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LT maintains edge during summer ball

Lions head into summer state tournament as top regional seed

Published: Monday, July 15, 2013 3:00 p.m. CDT • Updated: Tuesday, July 29, 2014 9:56 p.m. CDT
Caption
(Erica Benson - ebenson@shawmedia.com)
Lyons Township's Malcolm White hits a double against Hinsdale Central on July 10 in Hinsdale.

LA GRANGE – As the winner of four summer state titles, Lyons Township coach George Ushela has shown he wants his kids to compete and play at a high level no matter what season it is.

The Lions, which won the summer state tournament last year, entered as the top seed in the Fenwick regional and received a first-round bye before beginning play on Tuesday.

Despite picking up the top seed after beating a number of strong teams throughout the summer, Ushela still holds his team up to a high standard and can’t help but be frustrated with the typical mistakes that come with summer baseball.

“We’re not playing stellar baseball, but we’re winning,” Ushela said. “There’s glimpses of the ability to play really stellar baseball. Some of that is that we have pretty high standards here as well and we’re used to meeting those standards.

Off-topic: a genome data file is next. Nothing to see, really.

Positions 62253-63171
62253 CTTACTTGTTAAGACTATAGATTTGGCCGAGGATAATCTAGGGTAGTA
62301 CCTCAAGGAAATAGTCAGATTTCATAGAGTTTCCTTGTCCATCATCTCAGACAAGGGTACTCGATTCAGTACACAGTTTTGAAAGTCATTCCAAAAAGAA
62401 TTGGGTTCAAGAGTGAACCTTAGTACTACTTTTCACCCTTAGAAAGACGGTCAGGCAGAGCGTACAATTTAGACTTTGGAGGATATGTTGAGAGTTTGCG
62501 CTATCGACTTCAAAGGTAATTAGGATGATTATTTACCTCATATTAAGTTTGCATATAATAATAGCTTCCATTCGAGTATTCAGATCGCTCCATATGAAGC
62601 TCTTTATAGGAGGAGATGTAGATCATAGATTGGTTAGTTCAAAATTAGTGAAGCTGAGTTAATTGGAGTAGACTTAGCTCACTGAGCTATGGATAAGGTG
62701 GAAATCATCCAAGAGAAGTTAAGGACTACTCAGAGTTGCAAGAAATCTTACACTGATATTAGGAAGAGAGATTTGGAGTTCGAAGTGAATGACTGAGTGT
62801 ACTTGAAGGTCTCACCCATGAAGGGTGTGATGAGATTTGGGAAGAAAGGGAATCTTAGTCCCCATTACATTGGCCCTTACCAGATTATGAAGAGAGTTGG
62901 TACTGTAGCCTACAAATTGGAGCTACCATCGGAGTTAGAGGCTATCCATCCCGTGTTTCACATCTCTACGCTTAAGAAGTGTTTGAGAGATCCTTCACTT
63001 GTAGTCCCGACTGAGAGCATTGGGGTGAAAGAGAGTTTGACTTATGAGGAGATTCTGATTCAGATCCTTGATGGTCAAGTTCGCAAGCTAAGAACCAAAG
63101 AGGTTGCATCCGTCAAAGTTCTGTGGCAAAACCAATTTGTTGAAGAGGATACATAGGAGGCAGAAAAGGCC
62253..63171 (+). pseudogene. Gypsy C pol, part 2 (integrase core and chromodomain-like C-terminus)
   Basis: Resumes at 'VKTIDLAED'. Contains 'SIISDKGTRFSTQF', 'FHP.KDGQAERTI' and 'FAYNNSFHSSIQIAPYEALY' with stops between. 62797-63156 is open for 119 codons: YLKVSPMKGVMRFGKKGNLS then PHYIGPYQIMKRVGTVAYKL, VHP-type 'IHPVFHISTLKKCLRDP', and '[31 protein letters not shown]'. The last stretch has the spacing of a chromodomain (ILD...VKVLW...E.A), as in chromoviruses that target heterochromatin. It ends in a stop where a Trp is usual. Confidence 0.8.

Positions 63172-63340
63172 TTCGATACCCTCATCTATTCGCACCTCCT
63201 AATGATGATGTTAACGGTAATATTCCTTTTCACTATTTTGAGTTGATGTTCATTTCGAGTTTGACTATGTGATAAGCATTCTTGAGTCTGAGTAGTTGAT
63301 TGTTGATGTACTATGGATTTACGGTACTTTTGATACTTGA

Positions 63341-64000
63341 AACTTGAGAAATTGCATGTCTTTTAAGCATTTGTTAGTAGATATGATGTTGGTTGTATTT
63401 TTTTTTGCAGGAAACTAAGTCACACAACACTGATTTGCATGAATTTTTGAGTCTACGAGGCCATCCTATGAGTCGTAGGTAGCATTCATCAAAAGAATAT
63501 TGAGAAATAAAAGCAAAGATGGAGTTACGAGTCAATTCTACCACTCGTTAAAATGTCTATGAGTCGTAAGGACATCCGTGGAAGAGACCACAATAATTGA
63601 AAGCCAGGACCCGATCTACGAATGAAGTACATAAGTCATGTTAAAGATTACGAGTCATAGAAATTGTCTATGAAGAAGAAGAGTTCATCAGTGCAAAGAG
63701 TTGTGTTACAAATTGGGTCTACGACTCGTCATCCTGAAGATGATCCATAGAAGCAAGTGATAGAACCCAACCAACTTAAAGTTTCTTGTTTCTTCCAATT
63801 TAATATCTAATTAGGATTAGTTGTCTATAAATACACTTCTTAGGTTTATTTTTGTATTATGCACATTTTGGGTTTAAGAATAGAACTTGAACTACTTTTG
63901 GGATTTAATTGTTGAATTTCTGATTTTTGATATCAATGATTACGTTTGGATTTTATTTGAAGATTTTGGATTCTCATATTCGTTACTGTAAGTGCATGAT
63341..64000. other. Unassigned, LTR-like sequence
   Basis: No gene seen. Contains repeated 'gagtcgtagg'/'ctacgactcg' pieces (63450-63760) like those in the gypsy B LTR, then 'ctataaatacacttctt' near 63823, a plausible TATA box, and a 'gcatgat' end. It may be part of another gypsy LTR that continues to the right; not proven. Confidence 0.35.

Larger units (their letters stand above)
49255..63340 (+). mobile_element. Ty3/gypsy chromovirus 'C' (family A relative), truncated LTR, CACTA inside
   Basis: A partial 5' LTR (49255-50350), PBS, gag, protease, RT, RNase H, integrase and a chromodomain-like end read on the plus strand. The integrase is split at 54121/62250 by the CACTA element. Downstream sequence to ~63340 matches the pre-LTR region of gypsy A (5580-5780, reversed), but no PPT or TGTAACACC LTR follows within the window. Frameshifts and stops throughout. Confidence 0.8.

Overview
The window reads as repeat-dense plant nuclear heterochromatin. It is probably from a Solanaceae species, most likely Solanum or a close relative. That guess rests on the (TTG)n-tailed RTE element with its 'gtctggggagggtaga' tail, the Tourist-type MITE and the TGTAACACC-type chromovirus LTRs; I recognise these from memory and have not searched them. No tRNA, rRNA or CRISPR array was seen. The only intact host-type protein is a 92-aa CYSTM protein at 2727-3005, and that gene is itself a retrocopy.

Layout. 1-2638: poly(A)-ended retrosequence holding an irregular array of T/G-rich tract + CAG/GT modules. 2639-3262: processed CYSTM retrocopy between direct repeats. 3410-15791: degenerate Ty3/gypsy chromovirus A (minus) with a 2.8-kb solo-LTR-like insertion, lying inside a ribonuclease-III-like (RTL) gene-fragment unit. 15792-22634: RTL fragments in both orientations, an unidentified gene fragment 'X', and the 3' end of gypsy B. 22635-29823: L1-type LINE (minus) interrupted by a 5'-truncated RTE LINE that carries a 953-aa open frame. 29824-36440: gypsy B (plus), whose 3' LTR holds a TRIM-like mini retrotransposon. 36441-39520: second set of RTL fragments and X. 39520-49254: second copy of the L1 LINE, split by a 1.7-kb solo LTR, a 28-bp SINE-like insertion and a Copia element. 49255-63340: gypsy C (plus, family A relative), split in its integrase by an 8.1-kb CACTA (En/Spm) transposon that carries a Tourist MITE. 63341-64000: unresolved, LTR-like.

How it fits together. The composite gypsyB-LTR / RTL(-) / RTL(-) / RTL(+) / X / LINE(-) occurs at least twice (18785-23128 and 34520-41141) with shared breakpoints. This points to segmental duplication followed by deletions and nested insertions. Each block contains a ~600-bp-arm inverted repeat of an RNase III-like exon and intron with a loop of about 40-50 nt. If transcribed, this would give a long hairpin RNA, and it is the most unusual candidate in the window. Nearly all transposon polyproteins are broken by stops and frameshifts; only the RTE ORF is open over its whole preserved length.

“When you graduate seniors, the 18-year-olds get replaced with 16-year-olds and there’s an adjustment phase for us coaches with the ability levels.”

Working in new players and replacing the top ones is a transition for both players and coaches. Another factor is that a number of players compete in travel baseball or aren’t always available for other reasons.

Three main varsity returners for LT – Sam Cybulski, Sam Heilenbach and Max Larsen – have been key contributors in the summer. However, the other faces are new.

“We have players that have skills,” Ushela said. “They’re just working on becoming more consistent. Some of that is there is a fatigue factor with the heat and some kids play multiple sports and travel on the weekends.”

Considering Ushela is a coach focused on fundamentals and basic execution, the lack of practice time in the summer is the biggest difference between the seasons.

“In the summer all we do is get together and play,” Ushela said. “The only practice is pregame. That’s a major thing because we don’t practice the things like fielding bunts and covering first. In the spring we do that probably every other practice.

“The other thing is the kids play. There’s a varsity and a JV game three times a week so they’re kind of assured playing time whether they’ve earned it or not. We want to give them playing time so we can evaluate them, too.”

Ushela added that the summer season sets the tone for spring position battles, although he admitted a lot will change between now and then.

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